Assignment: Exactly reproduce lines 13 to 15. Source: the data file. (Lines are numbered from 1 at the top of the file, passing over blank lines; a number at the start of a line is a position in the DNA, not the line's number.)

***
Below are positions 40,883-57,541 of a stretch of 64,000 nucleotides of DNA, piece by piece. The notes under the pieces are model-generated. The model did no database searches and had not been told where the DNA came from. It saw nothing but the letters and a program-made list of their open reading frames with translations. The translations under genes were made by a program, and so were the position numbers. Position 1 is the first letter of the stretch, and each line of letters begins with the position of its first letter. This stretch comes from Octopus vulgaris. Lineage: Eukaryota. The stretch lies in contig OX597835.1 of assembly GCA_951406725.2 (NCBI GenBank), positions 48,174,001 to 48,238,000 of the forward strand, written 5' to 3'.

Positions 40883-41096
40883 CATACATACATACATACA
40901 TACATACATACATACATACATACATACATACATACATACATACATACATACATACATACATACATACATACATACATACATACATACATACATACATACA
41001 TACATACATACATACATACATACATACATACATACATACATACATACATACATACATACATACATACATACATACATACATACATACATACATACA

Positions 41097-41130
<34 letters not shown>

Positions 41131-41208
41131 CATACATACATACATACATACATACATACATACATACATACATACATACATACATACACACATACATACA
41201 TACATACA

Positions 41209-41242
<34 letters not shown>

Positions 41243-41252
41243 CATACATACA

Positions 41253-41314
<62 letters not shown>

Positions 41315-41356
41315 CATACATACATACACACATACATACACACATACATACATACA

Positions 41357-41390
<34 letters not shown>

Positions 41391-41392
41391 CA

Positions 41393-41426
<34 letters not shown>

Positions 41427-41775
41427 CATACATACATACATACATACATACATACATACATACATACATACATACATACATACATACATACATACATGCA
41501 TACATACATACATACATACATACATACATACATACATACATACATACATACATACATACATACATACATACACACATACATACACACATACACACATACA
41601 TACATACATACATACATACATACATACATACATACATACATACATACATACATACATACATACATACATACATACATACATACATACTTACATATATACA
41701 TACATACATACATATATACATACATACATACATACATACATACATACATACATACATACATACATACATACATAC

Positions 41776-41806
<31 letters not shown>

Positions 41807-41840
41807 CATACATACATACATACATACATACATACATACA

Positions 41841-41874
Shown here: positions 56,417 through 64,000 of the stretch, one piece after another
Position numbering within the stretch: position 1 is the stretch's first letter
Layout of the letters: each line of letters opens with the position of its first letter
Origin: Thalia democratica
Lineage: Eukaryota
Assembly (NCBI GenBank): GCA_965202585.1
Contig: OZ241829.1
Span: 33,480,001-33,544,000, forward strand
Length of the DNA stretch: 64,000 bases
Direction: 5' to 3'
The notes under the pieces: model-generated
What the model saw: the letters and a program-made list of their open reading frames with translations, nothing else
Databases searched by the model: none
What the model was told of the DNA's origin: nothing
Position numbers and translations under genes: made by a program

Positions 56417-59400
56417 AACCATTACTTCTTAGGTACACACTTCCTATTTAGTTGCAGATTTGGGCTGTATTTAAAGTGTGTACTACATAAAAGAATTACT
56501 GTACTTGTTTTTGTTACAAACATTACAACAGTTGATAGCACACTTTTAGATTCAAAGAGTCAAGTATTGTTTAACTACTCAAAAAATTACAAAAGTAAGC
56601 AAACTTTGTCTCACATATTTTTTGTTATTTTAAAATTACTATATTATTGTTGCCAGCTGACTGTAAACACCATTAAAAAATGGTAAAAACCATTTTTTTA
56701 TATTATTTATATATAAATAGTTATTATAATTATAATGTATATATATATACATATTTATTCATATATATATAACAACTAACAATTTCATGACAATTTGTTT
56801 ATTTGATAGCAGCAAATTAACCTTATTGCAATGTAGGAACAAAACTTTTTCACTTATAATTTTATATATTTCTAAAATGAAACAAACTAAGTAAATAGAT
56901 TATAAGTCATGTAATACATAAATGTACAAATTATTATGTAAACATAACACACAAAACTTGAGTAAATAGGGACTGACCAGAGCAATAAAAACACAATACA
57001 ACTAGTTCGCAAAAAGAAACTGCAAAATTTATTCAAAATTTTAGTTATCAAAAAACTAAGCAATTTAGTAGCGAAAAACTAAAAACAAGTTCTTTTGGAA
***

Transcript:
Positions 41243-41252
41243 CATACATACA

Positions 41253-41314